Now the tax collectors and sinners were all gathering around to hear Jesus.But the Pharisees and the teachers of the law muttered, “This man welcomes sinners and eats with them.”
Wednesday’s Message for Lent Wednesday, March 3, 2021
As I reflect on our desire and need for a relationship with God, it occurs to me that we oftentimes do not even realize what it is we are longing for. Perhaps we are going through life—working hard, caring for family, doing kind and generous things, attending church—but we still have a feeling of emptiness or loneliness that doesn’t make sense. Material things don’t fill the gap. More activities don’t bring relief. There just seems to be something missing, and we can’t put our finger on it. And then it dawns on us: “I need to know God in a deeper way than I ever have before.” We’re in good company when we have this revelation. David—yes, the famous King David from Biblical times—has walked this road before us. In Psalm 63, he puts it this way:
“You, God, are my God, earnestly I seek you; I thirst for you, my whole being longs for you, in a dry and parched land where there is no water. I have seen you in the sanctuary and beheld your power and your glory. Because your love is better than life, my lips will glorify you. I will praise you as long as I live, and in your name I will lift up my hands. I will be fully satisfied as with the richest foods; with singing lips my mouth will praise you.” --Psalm 63:1-5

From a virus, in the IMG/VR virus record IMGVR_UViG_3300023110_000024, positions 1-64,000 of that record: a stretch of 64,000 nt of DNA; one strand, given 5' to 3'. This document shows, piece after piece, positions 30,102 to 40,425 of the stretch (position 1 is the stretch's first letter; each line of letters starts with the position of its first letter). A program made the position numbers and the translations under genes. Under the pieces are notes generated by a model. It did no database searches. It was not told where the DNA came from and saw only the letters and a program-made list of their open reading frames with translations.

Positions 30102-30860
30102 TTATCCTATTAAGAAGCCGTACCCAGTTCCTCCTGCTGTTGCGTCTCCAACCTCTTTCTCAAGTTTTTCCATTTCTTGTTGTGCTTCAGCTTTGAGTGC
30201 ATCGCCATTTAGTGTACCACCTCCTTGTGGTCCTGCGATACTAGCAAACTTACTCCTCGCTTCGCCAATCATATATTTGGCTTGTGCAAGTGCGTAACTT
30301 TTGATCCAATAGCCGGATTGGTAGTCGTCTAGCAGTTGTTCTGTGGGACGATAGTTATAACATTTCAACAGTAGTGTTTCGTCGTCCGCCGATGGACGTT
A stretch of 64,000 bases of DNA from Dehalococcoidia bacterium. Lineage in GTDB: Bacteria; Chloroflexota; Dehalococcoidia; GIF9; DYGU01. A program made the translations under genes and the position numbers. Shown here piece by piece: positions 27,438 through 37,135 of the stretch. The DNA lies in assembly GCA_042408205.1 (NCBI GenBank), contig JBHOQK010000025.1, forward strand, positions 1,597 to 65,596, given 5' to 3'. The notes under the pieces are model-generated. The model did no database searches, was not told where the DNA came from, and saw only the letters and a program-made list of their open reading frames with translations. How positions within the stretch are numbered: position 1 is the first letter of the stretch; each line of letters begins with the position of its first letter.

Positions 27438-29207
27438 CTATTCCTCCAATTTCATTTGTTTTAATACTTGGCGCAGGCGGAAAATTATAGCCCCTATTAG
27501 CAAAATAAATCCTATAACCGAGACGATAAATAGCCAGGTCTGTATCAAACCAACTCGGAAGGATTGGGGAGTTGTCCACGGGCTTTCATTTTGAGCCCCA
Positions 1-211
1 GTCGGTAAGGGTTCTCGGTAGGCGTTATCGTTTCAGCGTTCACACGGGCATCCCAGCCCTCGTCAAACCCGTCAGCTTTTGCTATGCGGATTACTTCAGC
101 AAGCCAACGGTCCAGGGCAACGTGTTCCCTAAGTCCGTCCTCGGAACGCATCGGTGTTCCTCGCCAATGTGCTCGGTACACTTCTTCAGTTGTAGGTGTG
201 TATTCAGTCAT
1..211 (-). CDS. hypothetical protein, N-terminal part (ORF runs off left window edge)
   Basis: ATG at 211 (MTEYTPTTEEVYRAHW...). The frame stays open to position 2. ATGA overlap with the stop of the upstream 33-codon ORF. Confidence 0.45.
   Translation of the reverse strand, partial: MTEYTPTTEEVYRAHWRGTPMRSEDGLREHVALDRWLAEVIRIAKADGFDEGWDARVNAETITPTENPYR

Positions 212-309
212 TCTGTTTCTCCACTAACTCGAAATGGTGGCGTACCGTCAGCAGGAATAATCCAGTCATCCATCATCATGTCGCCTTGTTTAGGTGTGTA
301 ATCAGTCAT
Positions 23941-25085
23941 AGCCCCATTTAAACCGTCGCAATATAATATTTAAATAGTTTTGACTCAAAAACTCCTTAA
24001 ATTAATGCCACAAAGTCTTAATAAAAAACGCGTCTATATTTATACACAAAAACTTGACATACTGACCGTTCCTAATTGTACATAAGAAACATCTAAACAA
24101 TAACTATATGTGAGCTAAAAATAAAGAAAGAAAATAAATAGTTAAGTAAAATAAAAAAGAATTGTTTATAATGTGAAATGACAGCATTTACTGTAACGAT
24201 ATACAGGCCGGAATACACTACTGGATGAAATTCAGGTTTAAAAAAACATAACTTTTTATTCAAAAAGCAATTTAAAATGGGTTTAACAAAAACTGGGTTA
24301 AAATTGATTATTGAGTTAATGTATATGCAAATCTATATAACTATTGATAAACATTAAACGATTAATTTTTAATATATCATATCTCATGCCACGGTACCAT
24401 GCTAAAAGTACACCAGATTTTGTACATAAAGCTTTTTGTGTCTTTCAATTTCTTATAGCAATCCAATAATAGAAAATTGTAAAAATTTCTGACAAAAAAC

It was at the beginning of the Sermon on the Mount, in the Beatitudes, that Jesus said, “Blessed are those who hunger and thirst for righteousness.” This idea of longing for God in such a way that it is described as “hungering and thirsting” is evident throughout the Bible. It was true for the Israelites in exile in the desert; it was true for Moses and Joshua as they led the people of God to the promised land; it was true for King David; it was true for the disciples of Jesus; it was true for the Apostle Paul; it was true for the woman at the well; it was true for Zacchaeus, who climbed a tree to getter a better view of Jesus; it was true for the demon-possessed man in the tombs; and it was true for those who lined the road with palm branches as Jesus made his triumphant entry into Jerusalem. All of them hungered and thirsted for greater righteousness. During this season of Lent, let us rejoice that we actually have knowledge of what can fulfill that hunger and thirst. It is our relationship with Jesus Christ. And he came into our lives with love abounding, hoping that we will love him in return. The season is upon us!